# Understanding fibonacci ratio in plants

Recently, a 13year old kid has re-dicovered that there is a magic ratio for branching in plants. Following article describes his work in his own words.

http://www.amnh.org/nationalcenter/youngnaturalistawards/2011/aidan.html

In 1754, a naturalist named Charles Bonnet observed that plants sprout branches and leaves in a pattern, called phyllotaxis. Bonnet saw that tree branches and leaves had a mathematical spiral pattern that could be shown as a fraction. The amazing thing is that the mathematical fractions were the same numbers as the Fibonacci sequence! On the oak tree, the Fibonacci fraction is 2/5, which means that the spiral takes five branches to spiral two times around the trunk to complete one pattern. Other trees with the Fibonacci leaf arrangement are the elm tree (1/2); the beech (1/3); the willow (3/8) and the almond tree (5/13) (Livio, Adler).

I'm facing difficulty in understanding highlighted statement. He says fibonacci fraction for 2/5 means that spiral takes five branches to siral two times around the trunk.

Implies, Angle between each branch is 720/5 = 144 degrees.

But the kid says,

The pattern was about 137 degrees and the Fibonacci sequence was 2/5.

What am I not understanding?

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The article implies that, asymptotically, the spiral takes $F_n$ (the $n$-th Fibonacci number) branches to go $F_{n+2}$ times around the trunk of the tree. The fraction $2/5$ is only a first approximation to this phenomenon (the other cited approximations being $1/2,1/3,3/8,5/13$). The limiting ratio is $1/\phi^2$, where $\phi$ is the golden ratio $(1+\sqrt{5})/2$. Hence the rotation angle between branches should be approximately $360^\circ / \phi^2\approx137.507764^\circ$.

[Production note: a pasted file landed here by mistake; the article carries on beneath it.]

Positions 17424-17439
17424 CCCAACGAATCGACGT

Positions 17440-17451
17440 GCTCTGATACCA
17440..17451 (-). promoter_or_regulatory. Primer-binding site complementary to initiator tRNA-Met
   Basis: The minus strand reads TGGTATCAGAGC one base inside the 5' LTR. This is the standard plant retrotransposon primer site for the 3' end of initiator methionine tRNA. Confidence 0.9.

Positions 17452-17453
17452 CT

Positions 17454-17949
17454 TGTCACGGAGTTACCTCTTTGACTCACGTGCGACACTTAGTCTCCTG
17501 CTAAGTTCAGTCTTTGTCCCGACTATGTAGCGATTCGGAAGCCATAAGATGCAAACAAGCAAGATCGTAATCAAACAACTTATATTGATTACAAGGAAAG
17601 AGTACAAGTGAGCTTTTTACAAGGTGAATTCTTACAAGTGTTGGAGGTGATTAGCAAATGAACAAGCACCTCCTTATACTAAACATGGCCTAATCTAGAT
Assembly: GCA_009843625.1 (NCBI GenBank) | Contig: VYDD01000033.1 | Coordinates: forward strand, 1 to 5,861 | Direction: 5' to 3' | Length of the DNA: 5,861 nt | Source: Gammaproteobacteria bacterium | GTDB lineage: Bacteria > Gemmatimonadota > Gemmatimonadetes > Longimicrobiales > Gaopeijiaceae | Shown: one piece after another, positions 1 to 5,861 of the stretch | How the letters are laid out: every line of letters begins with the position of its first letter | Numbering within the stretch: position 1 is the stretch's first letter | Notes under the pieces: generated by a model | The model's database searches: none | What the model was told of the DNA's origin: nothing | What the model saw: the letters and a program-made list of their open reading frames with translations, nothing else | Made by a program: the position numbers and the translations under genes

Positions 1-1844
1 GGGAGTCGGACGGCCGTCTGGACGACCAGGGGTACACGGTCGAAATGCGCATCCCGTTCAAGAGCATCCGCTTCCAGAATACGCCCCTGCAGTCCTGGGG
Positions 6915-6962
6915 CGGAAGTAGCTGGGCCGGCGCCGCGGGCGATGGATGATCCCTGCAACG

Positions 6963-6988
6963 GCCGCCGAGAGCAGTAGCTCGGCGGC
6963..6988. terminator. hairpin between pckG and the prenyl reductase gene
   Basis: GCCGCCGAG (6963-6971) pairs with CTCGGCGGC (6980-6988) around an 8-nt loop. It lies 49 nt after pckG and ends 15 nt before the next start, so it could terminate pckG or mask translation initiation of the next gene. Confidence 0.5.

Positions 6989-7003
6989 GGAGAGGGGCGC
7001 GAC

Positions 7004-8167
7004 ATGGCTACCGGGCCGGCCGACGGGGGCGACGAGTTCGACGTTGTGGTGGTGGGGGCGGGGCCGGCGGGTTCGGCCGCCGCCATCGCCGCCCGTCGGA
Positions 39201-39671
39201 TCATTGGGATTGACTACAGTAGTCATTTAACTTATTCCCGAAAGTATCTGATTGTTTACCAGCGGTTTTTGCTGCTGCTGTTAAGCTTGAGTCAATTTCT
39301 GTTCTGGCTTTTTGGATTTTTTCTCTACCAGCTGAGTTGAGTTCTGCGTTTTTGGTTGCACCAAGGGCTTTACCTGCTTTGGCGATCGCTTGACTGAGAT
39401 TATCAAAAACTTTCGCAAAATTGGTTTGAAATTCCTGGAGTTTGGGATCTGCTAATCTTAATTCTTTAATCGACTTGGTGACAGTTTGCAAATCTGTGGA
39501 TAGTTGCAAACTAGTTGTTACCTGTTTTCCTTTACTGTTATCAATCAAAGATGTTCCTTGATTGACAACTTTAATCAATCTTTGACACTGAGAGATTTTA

To see why the ratio is what it is, first let's define the ratio of successive Fibonacci numbers, in the limit, to be $$\phi = \lim_{n\to\infty}\frac{F_{n+1}}{F_n}.$$

(We'll leave aside the question of why this limit exists, i.e. why the Fibonacci numbers exhibit exponential growth.) Then, by the recurrence definition of Fibonacci numbers, we have

$$\frac{F_{n+1}}{F_n}=\frac{F_n+F_{n-1}}{F_n}=1+\left(\frac{F_n}{F_{n-1}}\right)^{-1}\to1+\phi^{-1}.$$

Hence $\phi$ solves the equation $x=1+1/x$. This can be multiplied through for the quadratic equation $$x^2-x-1=0.$$

The golden ratio $\phi$ must be the positive solution, $(1+\sqrt{5})/2$. Now note that $$\frac{F_n}{F_{n+2}}=\left(\frac{F_{n+2}}{F_{n+1}}\right)^{-1}\cdot\left(\frac{F_{n+1}}{F_n}\right)^{-1}\to\phi^{-1}\cdot\phi^{-1}=1/\phi^2.$$

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Thanks for explaining! – claws Aug 25 '11 at 7:58